Zeonex E48R is an important thermoplastic used for optical lenses. The preparation of AR structures by plasma etching was described in an earlier paper . Zeonex undergoes homogeneous material removal when treated with oxygen ions under a 10−4 mbar pressure range. Structure formation occurs only if a thin oxide layer is deposited prior to the ion bombardment. The etching rate is 0.8 nm/s for a bias voltage of 120 V. Depending on the initial thin oxide layer, the ion energy applied and the etch time, the structure can be modified, resulting in a shift in its reflectance minimum. For common applications in the visible spectral range at normal light incidence, the structure can be covered with up to 40 nm silica. Figure 1(a) shows the reflectance spectra of a direct-etched single AR structure on Zeonex measured at light incidence angles of 6°, 45° and 60°. The sponge-like structure was able to markedly reduce the reflectance in the visible spectral range (400 nm to 700 nm) at normal light incidence. However, the performance was insufficient at 60° light incidence. A typical structure without a silica top-layer is shown in Fig. 1(b) (SEM top-view) and Fig. 1(c) (SEM on edge, sample inclined at 45°).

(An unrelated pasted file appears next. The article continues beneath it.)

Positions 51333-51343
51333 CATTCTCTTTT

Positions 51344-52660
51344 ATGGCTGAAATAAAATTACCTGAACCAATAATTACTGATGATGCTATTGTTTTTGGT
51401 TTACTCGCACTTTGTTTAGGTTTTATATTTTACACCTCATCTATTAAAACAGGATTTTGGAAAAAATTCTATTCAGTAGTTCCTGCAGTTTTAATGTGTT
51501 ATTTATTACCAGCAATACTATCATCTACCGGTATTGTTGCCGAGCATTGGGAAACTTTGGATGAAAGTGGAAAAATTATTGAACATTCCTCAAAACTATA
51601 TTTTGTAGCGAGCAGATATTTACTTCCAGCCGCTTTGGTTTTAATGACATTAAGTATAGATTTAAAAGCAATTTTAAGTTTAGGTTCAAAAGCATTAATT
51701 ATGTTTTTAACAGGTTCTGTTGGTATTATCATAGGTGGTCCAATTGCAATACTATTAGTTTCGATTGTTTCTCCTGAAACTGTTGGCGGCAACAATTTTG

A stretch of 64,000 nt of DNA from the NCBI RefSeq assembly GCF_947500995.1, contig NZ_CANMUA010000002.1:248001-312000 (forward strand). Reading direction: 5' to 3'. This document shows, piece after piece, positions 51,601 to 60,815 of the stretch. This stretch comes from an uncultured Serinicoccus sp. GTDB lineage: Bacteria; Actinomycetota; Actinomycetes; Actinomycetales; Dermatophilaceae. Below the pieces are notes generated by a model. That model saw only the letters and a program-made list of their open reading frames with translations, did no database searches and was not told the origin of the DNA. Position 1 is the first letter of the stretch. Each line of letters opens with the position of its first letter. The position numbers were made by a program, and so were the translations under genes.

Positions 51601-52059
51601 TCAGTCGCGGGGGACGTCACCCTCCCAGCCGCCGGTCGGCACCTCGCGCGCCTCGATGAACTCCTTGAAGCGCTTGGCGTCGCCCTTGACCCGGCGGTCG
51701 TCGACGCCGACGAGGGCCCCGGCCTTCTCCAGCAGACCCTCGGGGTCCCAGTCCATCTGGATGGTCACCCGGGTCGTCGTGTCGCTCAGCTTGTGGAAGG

Melamine layers produced by evaporation on glass are transparent. During plasma etching, pillar structures are formed in a self-organized way without an additional initial layer. Again, the reflection minimum can be shifted within the visible range by tailoring the etch conditions . Furthermore, the filling factor of the structure and its effective refractive index varies over a certain range, and the structure may exhibit more or less gradient character. Figure 2 shows the optical performance of an etched melamine layer on glass and SEM-images to illustrate the structure morphology. The depth of the typical pillar structure covered with silica was approximately 110 nm [Fig. 2(c)]. The spectral bandwidth is broadened, and the behavior at large light incidence angles is better compared with etched Zeonex due to the larger structure depth. However, the residual reflectance at normal light incidence is slightly increased. The modelling in section 3.2 will show that the filling factor of this structure and the remaining effective refractive index are very low and therefore not optimal for a single AR-layer.